These problems are much more difficult to diagnose and treat.

*

What are your thoughts about this?

 

When Will It Be Over?

giant-meteor-2016Please! Make it stop!

That’s how a lot of people are feeling about the 2016 presidential election. So I had to chuckle when I saw the novel solution to this endless and demoralizing campaign season proposed on the above bumper sticker.

Still, planetary annihilation seems a steep price to pay, especially when you consider that the race will actually end one way or another in just a few weeks.

So rather than clutching our heads and moaning, “When will it be over?” a better question is “When it’s over, how do you want things to be?”

For me, the choice is easy.

For starters, I’d like a president who actually believes that climate change is real, so will try to do something to prevent planetary annihilation.  Or not bring it about more catastrophically than even a giant meteor would:

“I genuinely believe that if Trump wins and gets the nuclear codes there is an excellent possibility it will lead to the end of civilization.”  — Tony Schwartz, the repentant ghostwriter of  The Art of the Deal, in conversation with Jane Mayer of The New Yorker.

On a less dire note, I’d like a president with steadiness and grit.

I’d like a president with lifelong dedication to public service and fighting tirelessly to improve the lives of children, women, families, and ordinary Americans.

I’d like a president who will appoint Supreme Court justices who will uphold a woman’s right to choose and overturn Citizen’s United.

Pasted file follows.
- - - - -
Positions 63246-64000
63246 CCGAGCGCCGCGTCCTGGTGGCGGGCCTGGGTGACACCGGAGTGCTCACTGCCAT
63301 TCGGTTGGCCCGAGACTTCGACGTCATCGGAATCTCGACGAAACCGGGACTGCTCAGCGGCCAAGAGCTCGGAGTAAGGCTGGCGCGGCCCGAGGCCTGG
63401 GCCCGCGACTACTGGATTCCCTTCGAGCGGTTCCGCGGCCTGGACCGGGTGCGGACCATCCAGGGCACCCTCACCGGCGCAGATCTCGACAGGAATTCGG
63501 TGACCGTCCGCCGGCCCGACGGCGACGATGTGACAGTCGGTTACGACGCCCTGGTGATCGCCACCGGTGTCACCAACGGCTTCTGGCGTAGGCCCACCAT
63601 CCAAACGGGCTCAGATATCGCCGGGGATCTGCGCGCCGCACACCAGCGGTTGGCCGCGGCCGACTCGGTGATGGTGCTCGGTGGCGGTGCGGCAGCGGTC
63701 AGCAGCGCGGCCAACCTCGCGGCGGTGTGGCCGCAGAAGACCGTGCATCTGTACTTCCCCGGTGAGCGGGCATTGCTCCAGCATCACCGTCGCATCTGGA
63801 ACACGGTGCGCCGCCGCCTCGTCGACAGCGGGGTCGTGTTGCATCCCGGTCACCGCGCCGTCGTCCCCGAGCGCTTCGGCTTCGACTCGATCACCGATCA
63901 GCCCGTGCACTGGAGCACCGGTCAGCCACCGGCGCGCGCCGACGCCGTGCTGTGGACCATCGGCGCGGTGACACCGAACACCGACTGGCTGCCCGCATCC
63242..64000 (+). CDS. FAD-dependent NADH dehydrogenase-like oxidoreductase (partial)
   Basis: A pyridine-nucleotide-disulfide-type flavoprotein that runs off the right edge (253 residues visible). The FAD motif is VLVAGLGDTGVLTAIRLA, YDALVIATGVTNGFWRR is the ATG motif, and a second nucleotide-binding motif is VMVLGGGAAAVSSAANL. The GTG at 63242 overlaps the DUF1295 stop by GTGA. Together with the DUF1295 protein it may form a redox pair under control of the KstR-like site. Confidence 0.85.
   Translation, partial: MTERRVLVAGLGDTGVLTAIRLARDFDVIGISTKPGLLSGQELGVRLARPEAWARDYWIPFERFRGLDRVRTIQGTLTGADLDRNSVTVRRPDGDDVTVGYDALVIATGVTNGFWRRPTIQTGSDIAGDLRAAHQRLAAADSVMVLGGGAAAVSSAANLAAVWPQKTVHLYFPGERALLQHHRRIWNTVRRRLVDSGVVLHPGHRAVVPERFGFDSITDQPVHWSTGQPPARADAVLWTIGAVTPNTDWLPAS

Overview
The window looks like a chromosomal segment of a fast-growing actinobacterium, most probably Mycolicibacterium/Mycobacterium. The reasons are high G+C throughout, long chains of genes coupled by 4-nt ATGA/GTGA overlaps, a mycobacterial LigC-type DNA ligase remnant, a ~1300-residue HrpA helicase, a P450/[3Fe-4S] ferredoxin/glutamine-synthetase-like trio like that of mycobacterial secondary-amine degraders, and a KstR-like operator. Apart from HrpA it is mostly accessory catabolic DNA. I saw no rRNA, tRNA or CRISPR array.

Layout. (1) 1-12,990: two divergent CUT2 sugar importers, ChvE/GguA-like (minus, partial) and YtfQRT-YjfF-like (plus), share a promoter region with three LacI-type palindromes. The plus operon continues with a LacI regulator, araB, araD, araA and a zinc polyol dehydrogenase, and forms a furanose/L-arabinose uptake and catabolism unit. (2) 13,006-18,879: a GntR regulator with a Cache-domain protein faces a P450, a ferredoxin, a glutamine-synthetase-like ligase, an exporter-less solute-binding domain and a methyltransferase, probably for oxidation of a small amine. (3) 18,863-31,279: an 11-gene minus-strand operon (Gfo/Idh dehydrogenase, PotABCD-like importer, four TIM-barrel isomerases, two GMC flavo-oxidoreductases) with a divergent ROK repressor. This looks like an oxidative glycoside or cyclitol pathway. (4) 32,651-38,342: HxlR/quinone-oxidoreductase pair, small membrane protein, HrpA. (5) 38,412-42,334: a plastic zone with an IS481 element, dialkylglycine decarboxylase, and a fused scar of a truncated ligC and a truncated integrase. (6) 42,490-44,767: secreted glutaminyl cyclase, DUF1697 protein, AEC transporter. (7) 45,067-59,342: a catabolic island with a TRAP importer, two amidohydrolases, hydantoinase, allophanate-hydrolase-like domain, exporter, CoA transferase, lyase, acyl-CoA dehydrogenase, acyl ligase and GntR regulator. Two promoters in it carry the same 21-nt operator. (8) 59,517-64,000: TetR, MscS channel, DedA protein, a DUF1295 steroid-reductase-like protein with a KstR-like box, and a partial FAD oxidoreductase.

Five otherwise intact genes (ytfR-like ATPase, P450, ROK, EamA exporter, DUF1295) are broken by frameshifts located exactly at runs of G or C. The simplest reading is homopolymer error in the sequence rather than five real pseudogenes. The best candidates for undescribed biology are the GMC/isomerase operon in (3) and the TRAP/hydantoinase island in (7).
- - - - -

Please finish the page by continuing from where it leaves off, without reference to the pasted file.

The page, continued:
I’d like a president who will build upon and improve Obamacare so that everyone can have high-quality and affordable healthcare.

I’d like a president who will make college more affordable and create good-paying jobs for the world we live in now.

I’d like a president who is famous for the ability to listen, do the homework required to understand complex issues, work collaboratively even with people whose views are different, and find solutions to vexing problems.

I’d like a president with experience, heart, keen intelligence, and respectability on the international stage.

I’d like a president who doesn’t insult and mock people, incite violence and prejudice, cheat people, lie routinely, drive businesses into the ground, and require 24/7 attention.

That’s why I’m voting for Hillary Clinton. And spending my free time volunteering to help elect her.

Sure, I’m not thrilled about her hawkishness or the self-inflicted wounds we sometimes see. But even if she’s not my ideal candidate, I’d vote for her even if I didn’t think her opponent would be an unmitigated disaster whose elevation to the highest office would reward and reinforce all that is worst in America.